How do you sum up forty years of life? What do you include and leave out? You might say just tell us the highlights. In reality the mundane day to day life is what taught me the biggest lessons. We’ve all read about people who have had that aha moment. They have fallen on their face sobbing before God begging and pleading for answers and were rewarded with clarity and direction. Like a light had been turned on and they knew why and what they were supposed to do. That’s not my story. Don’t get me wrong, there have been moments with me on my face ugly crying and imploring God for answers only to get back up with no direction, no audible voice, no answers of any kind; just exhausted from the fight. But every time the one thing I did walk away with was peace. A quieting in my soul. So I proceeded putting one foot in front of the other. Moving forward and seeking answers. With that in mind here’s my attempt to tell you my story.
I’ve existed with pain to varying degrees my whole life. When I was little I would complain about the pain and my older brothers would tell me I was being a wuss and a whiny girl. I figured that they must deal with the same pain, that pain must be a normal part of life and if they could just “man up” and deal with it so could I. So that’s what I did. I hid the pain until it was unbearable and then played it down when it was too unbearable to hide anymore. My siblings got creative and changed the word invalid (sick or disabled) but pronounced it invalid (without value or purpose). They weren’t trying to be cruel, they didn’t know how much pain I was in, they did it all in good humor. Unfortunately the words we say in jest sometimes cut very deeply. I already thought that love and acceptance was based on my behavior and now my ability to deal with pain also added into that equation.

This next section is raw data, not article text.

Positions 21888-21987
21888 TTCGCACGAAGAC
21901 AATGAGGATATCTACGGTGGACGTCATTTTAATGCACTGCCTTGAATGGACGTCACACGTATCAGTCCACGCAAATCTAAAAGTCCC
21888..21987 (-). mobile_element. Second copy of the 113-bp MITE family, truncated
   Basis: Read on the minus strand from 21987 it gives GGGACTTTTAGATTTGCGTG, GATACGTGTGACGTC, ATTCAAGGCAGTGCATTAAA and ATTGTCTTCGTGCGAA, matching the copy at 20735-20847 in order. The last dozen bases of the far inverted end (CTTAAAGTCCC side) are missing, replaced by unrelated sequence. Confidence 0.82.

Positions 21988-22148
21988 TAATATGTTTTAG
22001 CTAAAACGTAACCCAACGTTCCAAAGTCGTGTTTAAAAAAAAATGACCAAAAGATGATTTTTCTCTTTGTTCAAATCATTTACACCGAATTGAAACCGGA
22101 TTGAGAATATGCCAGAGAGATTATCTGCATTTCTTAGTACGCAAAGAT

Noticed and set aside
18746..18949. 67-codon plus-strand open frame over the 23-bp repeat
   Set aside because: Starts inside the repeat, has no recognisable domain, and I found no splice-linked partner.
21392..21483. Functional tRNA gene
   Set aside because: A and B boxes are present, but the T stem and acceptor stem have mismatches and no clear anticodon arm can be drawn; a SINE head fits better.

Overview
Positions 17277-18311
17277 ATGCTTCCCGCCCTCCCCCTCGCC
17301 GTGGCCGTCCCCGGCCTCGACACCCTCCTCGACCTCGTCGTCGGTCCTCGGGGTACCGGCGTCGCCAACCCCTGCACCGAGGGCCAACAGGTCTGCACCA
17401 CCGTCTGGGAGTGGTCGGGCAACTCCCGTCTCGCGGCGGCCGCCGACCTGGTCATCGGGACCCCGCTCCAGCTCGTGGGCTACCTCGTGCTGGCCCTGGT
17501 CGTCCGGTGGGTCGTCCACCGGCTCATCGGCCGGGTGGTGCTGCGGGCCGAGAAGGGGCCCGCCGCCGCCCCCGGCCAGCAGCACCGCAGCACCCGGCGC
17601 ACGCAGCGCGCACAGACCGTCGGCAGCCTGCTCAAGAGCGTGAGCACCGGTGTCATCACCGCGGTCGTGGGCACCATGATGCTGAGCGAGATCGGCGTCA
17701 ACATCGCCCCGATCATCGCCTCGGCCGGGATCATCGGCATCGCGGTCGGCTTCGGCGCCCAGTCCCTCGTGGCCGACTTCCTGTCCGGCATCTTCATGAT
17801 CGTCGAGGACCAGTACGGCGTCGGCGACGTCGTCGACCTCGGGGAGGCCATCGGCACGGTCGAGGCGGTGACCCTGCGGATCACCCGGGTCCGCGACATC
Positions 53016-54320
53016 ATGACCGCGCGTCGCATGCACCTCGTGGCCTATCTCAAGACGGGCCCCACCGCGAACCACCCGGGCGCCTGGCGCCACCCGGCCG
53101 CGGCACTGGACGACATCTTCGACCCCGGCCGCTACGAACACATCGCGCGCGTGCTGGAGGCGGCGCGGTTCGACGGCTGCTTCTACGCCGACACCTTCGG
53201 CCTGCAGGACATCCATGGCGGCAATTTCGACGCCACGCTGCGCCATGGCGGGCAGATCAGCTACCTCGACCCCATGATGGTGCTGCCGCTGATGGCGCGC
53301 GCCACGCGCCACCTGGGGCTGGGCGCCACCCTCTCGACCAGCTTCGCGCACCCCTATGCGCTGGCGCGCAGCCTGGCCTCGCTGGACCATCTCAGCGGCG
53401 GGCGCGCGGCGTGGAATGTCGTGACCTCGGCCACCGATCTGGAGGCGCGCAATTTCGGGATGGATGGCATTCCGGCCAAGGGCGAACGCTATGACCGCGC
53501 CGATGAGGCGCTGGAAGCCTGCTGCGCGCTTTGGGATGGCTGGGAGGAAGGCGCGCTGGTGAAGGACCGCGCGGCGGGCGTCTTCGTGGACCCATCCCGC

When I was 16 I crashed while downhill skiing and started suffering with ribs that slipped out of place and chronic headaches. After a couple weeks I went in to the chiropractor and found out I had scoliosis and that my skull was slipping down and putting pressure on my neck. This was the first time that I felt like there might be some justification to the pain I had. He tried to fix it but after several treatments I realized that it only provided temporary relief and that I needed to learn to live with it. I learned how to use the door jam to help relocate my ribs and thankfully the headaches weren’t too often or too bad.
16 was a crazy year. My tumultuous family life I learned could get even crazier. My younger sister was asked to leave the house and go live with another family since she couldn’t get along with my mom. My brother, who was one of my best friends, started dating my friend and they both turned on me and lied to my folks. This cost me my parents trust and my relationship with both my brother and my friend. My best friend was starting to fool around with her boyfriend. He was the definition of trouble and the more I tried to convince her of this the further away she went. I was concerned so I went to her mom and told her what was happening, this cost me my friendship with my best friend and her whole family. My world was getting ripped apart.
I believed in God but didn’t really know Him. One of the other lies I learned was that God was sitting up in heaven just waiting for us to screw up so he could give the command “Hulk smash!” This philosophy was incorrect on two fronts, one the hulk isn’t real, and two this is not God’s thought process towards us. He’s a father who loves us and wants us to succeed. Not necessarily in the world’s standards but in His way and time. Another long lesson I’ve fought my whole life. In the mean time I figured I had done something wrong and God wasn’t happy with my behavior therefore He didn’t love me anymore therefore He had lowered the hammer to show me how much he despised me.
Isn’t it amazing how one belief can alter reality so grotesquely? My belief about love and acceptance being earned carried itself into every aspect and area of my life. Slowly but surely this theory would be tested and fail time and time again before I finally learned that true love is not based on what I can or can’t do but who I am.